Wagner: Götterdämmerung

WORKS: Götterdämmerung
PERFORMER: Wolfgang Schmidt, Falk Struckmann, Eric Halfvarson, Ekkehard Wlaschiha, Deborah Polaski, Anne Schwanewilms, Hanna Schwarz; Bayreuth Festival Chorus & Orchestra/James Levine; dir. Alfred Kirchner (Bayreuth, 1997)
CATALOGUE NO: 073 4340 (NTSC system; dts 5.1; 16:9 picture format)
Alfred Kirchner’s Bayreuth Ring succeeded the celebrated Harry Kupfer/Daniel Barenboim staging (Warner DVD) to very little acclaim. As with Sir Peter Hall’s before it, orthodox German critics despised its rejection of ‘modernisation’ – that is, presenting the work in Wagner’s terms, without added subtexts and political shibboleths.


Nonetheless Gudrun ‘Rosalie’ Müller’s sets look quite adequately modern, centred on a curving world-surface over which abstract walls and screens descend, enhanced by varying textures and projections – a stark, clean-lined vision marred by ludicrous costumes.

They don’t greatly hinder excellent performances, though – Deborah Polaski’s powerful but feminine and vulnerable Brünnhilde, Eric Halfvarson’s horribly charismatic Hagen, and Falk Struckmann’s unusually sturdy Gunther, all in far fresher voice than for Kupfer’s Barcelona production (Opus Arte). Anne Schwanenwilms’s silver-voiced Gutrune is reduced to a self-centred fashion victim, but Hanna Schwarz’s Waltraute remains tragically moving. Norn and Rhinemaiden trios are particularly strong. Unfortunately Wolfgang Schmidt’s Siegfried is absolutely not the ‘lyrical’ performance a sleeve quote promises, his nasal, approximate tone and his constant podgy ‘boyish’ bounce unbelievably irritating.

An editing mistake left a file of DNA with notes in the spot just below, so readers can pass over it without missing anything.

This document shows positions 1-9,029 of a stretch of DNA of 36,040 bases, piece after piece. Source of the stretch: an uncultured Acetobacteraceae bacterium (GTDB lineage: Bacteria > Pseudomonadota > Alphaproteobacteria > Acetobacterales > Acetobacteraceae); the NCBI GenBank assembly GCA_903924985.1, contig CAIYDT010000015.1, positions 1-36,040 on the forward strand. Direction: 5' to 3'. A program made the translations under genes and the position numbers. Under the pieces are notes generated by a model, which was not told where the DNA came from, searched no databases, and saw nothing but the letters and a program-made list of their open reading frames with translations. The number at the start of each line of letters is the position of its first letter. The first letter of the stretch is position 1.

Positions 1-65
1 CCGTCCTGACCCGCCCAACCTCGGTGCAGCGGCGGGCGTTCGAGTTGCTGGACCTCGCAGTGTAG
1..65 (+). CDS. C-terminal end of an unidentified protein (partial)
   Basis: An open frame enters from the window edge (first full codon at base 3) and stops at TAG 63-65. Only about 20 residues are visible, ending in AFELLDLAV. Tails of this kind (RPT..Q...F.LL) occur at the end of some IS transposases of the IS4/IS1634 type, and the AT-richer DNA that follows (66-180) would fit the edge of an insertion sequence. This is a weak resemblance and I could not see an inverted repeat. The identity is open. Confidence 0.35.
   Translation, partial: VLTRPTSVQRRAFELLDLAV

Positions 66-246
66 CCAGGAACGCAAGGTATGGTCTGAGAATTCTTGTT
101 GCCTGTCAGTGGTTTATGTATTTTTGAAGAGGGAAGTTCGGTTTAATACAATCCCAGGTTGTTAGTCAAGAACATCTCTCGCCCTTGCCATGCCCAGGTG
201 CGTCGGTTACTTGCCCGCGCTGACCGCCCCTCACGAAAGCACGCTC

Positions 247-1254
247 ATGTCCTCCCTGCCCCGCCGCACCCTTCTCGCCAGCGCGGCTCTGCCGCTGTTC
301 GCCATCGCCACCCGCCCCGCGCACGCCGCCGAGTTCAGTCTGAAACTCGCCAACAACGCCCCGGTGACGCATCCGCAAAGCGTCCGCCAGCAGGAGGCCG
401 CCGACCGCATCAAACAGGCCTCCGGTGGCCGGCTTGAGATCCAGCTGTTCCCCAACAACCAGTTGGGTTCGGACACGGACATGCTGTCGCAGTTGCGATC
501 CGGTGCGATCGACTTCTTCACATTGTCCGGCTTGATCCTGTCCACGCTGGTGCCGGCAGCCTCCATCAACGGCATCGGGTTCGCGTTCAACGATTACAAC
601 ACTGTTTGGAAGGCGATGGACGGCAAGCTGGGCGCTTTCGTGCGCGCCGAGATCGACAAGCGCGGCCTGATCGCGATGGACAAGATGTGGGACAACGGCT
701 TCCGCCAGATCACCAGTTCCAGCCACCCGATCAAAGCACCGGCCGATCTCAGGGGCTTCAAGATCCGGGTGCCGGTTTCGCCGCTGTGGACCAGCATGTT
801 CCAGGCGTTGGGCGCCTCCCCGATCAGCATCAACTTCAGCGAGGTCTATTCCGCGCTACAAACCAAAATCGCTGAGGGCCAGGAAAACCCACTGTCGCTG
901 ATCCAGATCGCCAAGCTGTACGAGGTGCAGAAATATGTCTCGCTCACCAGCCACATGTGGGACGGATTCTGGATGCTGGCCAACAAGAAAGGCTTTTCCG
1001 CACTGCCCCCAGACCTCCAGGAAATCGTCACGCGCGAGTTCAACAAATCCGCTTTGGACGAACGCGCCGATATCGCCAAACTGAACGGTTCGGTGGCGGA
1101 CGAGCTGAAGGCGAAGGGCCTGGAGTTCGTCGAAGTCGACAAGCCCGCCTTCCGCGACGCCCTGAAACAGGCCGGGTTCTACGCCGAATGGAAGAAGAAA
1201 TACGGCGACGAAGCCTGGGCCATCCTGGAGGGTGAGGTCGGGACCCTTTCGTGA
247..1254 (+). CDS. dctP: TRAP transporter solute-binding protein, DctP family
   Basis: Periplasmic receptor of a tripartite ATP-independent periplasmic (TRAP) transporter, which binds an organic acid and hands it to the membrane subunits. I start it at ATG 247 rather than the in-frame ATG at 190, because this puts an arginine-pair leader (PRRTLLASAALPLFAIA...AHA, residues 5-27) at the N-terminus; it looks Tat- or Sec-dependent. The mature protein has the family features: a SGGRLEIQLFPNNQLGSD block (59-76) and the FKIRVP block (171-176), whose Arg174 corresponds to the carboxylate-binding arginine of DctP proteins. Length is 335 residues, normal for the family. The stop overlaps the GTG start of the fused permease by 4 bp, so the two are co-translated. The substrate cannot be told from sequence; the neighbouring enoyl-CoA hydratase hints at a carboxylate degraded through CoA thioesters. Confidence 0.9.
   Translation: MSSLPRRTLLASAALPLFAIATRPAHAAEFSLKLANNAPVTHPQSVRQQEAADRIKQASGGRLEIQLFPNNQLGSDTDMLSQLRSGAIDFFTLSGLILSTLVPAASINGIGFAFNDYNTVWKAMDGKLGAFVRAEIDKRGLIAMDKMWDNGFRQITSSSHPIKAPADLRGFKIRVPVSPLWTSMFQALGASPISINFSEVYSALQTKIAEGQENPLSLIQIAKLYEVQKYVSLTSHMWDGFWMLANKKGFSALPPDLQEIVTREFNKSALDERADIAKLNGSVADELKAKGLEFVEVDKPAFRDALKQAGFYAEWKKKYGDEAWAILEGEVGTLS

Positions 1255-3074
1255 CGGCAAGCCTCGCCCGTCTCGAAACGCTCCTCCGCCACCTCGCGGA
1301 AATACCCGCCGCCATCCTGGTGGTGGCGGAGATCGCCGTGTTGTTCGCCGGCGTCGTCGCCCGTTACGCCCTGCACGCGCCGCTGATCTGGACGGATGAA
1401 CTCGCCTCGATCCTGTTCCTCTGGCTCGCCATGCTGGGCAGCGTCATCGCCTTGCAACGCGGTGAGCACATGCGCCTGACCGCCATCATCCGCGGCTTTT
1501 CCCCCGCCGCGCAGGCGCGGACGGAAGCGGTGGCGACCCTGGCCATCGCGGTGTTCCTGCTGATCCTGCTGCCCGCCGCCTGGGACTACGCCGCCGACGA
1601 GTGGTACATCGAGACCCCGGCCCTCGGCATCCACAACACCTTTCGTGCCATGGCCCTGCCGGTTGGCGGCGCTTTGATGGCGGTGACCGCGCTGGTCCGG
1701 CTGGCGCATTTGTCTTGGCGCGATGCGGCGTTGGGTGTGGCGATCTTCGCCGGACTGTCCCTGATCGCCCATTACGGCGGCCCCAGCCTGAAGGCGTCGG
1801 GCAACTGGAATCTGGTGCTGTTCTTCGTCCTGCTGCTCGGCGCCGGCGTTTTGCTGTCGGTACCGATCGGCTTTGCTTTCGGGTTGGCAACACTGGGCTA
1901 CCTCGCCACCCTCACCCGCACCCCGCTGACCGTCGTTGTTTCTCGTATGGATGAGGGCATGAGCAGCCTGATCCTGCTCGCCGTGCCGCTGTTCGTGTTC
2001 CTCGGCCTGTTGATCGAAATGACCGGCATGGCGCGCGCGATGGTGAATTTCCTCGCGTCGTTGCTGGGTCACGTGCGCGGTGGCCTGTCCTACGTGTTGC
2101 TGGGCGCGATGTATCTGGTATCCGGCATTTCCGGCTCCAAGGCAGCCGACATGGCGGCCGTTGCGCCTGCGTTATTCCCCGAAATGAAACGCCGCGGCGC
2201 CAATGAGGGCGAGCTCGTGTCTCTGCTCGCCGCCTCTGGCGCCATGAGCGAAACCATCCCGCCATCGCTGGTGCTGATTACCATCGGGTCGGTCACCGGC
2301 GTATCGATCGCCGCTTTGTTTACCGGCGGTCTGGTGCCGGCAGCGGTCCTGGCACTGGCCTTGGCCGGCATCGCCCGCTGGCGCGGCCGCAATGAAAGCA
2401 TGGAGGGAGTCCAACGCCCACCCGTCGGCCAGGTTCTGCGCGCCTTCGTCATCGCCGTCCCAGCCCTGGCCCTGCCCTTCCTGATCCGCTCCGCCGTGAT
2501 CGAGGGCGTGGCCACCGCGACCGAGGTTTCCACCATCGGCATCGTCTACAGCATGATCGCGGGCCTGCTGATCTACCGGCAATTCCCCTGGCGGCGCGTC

Levine, though, carries the performance, as slow as his 1990 Met recordings but much more fluent, and with even finer orchestral playing. Faults and all, I’ve enjoyed this plain, powerful, finely recorded reading more than its DVD competitors. A shame DG hasn’t hunted out other Kirchner fragments, including Wotan’s Farewell with Sir John Tomlinson. Michael Scott Rohan